In this article, we’re going to learn key English phrases so you can talk about sickness.
You’ll learn some key differences between British and American English, the difference between sore and ache, and a fantastic idiom to use when you’re in pain.
The most common ways to say that you are sick are:
- I don’t feel very well
- I feel sick
- I’m sick
To give it more emphasis, you can say: I feel terrible today.
Have a Cold / I’ve Got a Cold
There is a difference here:
- I have a cold (more common in American English)
- I’ve got a cold (more common in British English)
Ache vs Sore
We use ache with our head, stomach, and teeth:
- I’ve got a headache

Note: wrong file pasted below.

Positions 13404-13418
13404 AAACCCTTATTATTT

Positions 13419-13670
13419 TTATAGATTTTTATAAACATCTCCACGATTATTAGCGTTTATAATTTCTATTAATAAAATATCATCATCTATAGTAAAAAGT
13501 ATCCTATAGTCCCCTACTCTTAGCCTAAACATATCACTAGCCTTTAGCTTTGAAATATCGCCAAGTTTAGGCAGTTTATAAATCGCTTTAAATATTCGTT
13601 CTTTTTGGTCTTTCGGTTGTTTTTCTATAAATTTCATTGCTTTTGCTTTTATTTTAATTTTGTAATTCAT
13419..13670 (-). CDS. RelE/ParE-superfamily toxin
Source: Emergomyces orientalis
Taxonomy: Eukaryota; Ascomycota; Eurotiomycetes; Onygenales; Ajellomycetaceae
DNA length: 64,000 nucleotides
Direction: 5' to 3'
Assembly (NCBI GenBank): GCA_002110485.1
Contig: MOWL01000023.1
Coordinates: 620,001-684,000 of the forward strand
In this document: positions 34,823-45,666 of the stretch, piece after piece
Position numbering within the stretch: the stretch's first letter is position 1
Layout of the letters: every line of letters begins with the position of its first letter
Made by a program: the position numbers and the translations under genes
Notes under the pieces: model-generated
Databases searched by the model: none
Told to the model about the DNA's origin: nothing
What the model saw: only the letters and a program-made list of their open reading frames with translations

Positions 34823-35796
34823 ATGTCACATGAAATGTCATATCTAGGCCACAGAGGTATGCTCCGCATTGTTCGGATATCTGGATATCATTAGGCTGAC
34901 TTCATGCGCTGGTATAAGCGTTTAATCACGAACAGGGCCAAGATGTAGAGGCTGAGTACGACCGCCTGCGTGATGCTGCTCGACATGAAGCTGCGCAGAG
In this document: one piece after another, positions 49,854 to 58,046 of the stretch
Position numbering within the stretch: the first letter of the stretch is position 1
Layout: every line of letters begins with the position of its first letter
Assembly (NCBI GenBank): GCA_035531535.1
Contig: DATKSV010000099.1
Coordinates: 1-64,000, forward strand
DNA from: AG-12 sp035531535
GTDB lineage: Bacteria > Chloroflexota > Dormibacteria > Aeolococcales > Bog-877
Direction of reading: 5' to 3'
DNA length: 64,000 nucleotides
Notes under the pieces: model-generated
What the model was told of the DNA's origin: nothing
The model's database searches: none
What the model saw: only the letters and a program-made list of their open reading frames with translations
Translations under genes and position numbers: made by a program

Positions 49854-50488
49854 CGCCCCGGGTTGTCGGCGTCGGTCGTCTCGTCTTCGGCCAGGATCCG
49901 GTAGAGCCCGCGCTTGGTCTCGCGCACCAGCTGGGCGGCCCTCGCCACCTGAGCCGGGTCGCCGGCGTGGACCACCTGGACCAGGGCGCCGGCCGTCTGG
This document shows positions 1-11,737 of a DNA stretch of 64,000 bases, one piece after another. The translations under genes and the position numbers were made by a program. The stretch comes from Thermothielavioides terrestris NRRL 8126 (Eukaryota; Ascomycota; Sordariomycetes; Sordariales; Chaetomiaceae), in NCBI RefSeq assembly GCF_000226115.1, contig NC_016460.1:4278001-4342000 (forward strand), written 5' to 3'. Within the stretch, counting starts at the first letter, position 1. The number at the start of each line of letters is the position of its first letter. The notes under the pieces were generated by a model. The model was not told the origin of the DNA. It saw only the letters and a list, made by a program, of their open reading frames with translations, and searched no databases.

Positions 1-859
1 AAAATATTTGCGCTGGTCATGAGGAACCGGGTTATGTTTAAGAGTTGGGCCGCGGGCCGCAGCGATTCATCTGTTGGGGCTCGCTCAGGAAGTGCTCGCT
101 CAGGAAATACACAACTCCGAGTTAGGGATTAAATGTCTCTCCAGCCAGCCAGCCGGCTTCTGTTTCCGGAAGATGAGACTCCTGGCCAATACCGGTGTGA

- I’ve got a stomach ache (or stomachache)
Sore is more common and is used for your neck, back, throat, and muscles.
- I’ve got a really sore back today
- I’ve got such a sore throat
It’s Killing Me
- My neck is killing me today!
- My back is killing me!
Temperature vs Fever
Again, we have a difference between British and American English here.
- My son has a temperature today (British)
- My son has a fever today (American)
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